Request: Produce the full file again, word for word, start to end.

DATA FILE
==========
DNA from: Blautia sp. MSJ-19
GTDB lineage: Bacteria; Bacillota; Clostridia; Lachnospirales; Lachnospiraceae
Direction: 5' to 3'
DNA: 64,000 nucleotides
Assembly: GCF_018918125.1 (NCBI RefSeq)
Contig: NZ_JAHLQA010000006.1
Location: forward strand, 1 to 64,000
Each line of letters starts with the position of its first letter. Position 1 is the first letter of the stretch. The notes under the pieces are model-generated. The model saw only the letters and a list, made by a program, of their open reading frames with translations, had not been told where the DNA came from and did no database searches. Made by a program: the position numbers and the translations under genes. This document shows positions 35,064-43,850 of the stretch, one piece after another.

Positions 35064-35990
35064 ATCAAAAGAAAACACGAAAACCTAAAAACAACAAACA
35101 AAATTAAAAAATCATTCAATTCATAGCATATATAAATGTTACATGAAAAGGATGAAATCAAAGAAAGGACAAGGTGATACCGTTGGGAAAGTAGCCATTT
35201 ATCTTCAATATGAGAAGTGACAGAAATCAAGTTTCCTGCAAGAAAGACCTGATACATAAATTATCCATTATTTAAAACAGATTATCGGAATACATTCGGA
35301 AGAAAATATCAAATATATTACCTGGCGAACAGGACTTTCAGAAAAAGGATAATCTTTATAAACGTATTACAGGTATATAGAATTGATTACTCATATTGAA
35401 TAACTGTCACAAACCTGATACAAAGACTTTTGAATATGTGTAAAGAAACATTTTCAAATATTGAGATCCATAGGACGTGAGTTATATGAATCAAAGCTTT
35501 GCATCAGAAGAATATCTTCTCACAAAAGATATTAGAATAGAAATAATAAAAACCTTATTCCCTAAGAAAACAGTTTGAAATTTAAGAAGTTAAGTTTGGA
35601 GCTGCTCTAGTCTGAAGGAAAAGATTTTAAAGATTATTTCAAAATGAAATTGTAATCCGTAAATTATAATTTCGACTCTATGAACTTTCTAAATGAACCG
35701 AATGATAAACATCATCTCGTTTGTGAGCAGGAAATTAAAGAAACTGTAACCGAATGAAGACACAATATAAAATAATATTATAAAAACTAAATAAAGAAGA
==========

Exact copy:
DNA from: Blautia sp. MSJ-19
GTDB lineage: Bacteria; Bacillota; Clostridia; Lachnospirales; Lachnospiraceae
Direction: 5' to 3'
DNA: 64,000 nucleotides
Assembly: GCF_018918125.1 (NCBI RefSeq)
Contig: NZ_JAHLQA010000006.1
Location: forward strand, 1 to 64,000
Each line of letters starts with the position of its first letter. Position 1 is the first letter of the stretch. The notes under the pieces are model-generated. The model saw only the letters and a list, made by a program, of their open reading frames with translations, had not been told where the DNA came from and did no database searches. Made by a program: the position numbers and the translations under genes. This document shows positions 35,064-43,850 of the stretch, one piece after another.

Positions 35064-35990
35064 ATCAAAAGAAAACACGAAAACCTAAAAACAACAAACA
35101 AAATTAAAAAATCATTCAATTCATAGCATATATAAATGTTACATGAAAAGGATGAAATCAAAGAAAGGACAAGGTGATACCGTTGGGAAAGTAGCCATTT
35201 ATCTTCAATATGAGAAGTGACAGAAATCAAGTTTCCTGCAAGAAAGACCTGATACATAAATTATCCATTATTTAAAACAGATTATCGGAATACATTCGGA
35301 AGAAAATATCAAATATATTACCTGGCGAACAGGACTTTCAGAAAAAGGATAATCTTTATAAACGTATTACAGGTATATAGAATTGATTACTCATATTGAA
35401 TAACTGTCACAAACCTGATACAAAGACTTTTGAATATGTGTAAAGAAACATTTTCAAATATTGAGATCCATAGGACGTGAGTTATATGAATCAAAGCTTT
35501 GCATCAGAAGAATATCTTCTCACAAAAGATATTAGAATAGAAATAATAAAAACCTTATTCCCTAAGAAAACAGTTTGAAATTTAAGAAGTTAAGTTTGGA
35601 GCTGCTCTAGTCTGAAGGAAAAGATTTTAAAGATTATTTCAAAATGAAATTGTAATCCGTAAATTATAATTTCGACTCTATGAACTTTCTAAATGAACCG
35701 AATGATAAACATCATCTCGTTTGTGAGCAGGAAATTAAAGAAACTGTAACCGAATGAAGACACAATATAAAATAATATTATAAAAACTAAATAAAGAAGA